The Champions for Change Dinner with Paula Jorde Bloom and Teri Telan was enjoyable – good food and good conversation. I had the pleasure of sitting next to Maria Gandara of Sunshine Learning Home & Day Care – a tireless local advocate for children and families, and home-based child care providers, especially. She was vocal about desire among home-based providers for the development of a credential that addresses their unique service issues and competencies, which turned out to be a pretty hot topic of conversation. I listened a lot and didn’t talk much (a rarity), and afterward made my way to the fireside chat, which turned out to be a anniversary celebration of McCormick Center for Early Childhood Leadership (25 years!) as well as a surprise celebration of the career and work of Paula Jorde Bloom.
After a hilarious introduction by Luis Hernandez (McCormick Center for Early Childhood Leadership Advisory Board member), people took turns describing how their careers had progressed and how they experienced Dr. Bloom’s influence, or been involved with MCECL over the years. What an invaluable set of accounts, not just for the sentimental value, but also for the historical perspective available in the telling of these stories that overlap and intertwine over decades. I was so pleased to be there to hear it. How inspiring! Advisory board members shared their stories, and then everyone in the room had a chance to share their experiences of how Dr. Bloom and the McCormick Center for Early Childhood Leadership had touched their lives, and the lives of people they serve (someone from Singapore got up to tell Dr. Bloom that she has touched many lives in her country as well). This is where that theme of trust and leadership was revisited – a few people related their experiences of Paula’s exceptional leadership, and that it has been characterized by trust, among other things. It must feel very good to have all of the themes of your leadership conference culminate in a discussion about your leadership. What a legacy!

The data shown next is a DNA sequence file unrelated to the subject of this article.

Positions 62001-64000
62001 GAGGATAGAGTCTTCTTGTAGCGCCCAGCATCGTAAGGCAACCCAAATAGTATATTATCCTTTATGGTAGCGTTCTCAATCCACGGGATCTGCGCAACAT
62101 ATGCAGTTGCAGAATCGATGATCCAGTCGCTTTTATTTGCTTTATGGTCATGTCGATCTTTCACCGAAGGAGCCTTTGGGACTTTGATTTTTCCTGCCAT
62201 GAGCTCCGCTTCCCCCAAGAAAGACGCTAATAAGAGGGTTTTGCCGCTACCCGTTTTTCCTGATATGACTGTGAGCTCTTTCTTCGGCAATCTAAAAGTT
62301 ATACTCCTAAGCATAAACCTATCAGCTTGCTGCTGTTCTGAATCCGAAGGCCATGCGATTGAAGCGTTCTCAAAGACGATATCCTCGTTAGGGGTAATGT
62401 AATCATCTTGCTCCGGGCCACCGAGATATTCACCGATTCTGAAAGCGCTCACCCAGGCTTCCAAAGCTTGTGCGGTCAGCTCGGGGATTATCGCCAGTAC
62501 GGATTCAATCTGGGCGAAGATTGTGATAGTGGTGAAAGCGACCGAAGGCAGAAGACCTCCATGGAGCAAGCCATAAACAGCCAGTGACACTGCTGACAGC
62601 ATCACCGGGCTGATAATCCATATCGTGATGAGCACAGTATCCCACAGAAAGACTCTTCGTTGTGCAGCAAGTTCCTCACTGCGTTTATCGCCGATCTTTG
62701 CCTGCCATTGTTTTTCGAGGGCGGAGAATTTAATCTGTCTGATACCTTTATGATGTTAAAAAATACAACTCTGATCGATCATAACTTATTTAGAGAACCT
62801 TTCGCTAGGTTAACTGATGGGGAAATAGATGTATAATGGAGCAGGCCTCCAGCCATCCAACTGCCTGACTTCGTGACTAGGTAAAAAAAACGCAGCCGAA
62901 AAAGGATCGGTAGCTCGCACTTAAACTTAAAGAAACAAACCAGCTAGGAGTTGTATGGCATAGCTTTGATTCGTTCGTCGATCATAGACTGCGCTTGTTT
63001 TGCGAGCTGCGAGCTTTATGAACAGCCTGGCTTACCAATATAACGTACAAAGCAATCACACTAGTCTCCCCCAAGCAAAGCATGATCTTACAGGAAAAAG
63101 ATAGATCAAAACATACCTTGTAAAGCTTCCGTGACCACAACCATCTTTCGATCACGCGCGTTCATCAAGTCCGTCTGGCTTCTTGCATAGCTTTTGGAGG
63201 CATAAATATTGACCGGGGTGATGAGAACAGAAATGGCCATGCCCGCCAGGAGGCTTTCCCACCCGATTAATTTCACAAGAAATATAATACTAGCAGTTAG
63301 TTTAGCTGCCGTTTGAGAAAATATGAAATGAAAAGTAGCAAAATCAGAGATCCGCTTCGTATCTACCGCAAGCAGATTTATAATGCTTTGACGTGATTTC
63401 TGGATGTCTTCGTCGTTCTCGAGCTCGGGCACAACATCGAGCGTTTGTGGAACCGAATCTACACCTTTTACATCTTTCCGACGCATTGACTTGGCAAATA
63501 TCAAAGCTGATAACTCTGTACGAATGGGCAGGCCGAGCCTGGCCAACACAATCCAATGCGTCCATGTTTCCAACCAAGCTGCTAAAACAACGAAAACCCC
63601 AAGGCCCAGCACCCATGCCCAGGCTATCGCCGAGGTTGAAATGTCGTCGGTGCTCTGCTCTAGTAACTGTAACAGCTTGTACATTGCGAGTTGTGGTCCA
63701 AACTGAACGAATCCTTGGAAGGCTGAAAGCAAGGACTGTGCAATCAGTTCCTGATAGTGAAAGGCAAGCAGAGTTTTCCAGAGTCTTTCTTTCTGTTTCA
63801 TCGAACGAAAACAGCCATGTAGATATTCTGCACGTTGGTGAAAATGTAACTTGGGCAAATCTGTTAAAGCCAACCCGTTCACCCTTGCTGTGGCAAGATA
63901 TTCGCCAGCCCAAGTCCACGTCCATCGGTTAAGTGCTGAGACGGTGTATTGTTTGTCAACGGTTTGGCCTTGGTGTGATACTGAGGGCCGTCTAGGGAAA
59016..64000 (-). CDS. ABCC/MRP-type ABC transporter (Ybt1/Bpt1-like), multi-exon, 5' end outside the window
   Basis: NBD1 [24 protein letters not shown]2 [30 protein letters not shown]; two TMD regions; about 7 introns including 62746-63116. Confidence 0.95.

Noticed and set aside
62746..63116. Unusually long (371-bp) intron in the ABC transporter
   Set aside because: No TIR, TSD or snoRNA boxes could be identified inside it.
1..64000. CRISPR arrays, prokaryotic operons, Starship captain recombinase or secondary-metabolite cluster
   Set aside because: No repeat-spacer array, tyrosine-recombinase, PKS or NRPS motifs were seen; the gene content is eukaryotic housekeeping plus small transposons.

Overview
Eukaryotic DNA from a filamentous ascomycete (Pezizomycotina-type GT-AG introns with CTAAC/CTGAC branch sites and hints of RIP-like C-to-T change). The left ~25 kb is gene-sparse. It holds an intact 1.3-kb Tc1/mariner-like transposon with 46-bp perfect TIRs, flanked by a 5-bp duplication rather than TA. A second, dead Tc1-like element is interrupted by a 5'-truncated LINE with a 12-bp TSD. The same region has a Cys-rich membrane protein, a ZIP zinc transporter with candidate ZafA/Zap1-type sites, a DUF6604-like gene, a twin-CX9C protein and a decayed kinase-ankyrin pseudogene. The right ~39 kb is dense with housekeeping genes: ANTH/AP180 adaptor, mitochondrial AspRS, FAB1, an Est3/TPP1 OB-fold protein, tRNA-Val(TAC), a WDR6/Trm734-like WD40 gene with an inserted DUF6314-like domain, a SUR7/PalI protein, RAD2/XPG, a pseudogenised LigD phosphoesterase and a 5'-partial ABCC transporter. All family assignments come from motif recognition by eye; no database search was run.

Then there was coffee and cake. A lovely end to a very full day.
I feel as though this experience is coming to a head, but I’m too tired to reflect on it properly. Trust me, though: once it all sinks in, I will break it all down. Until then…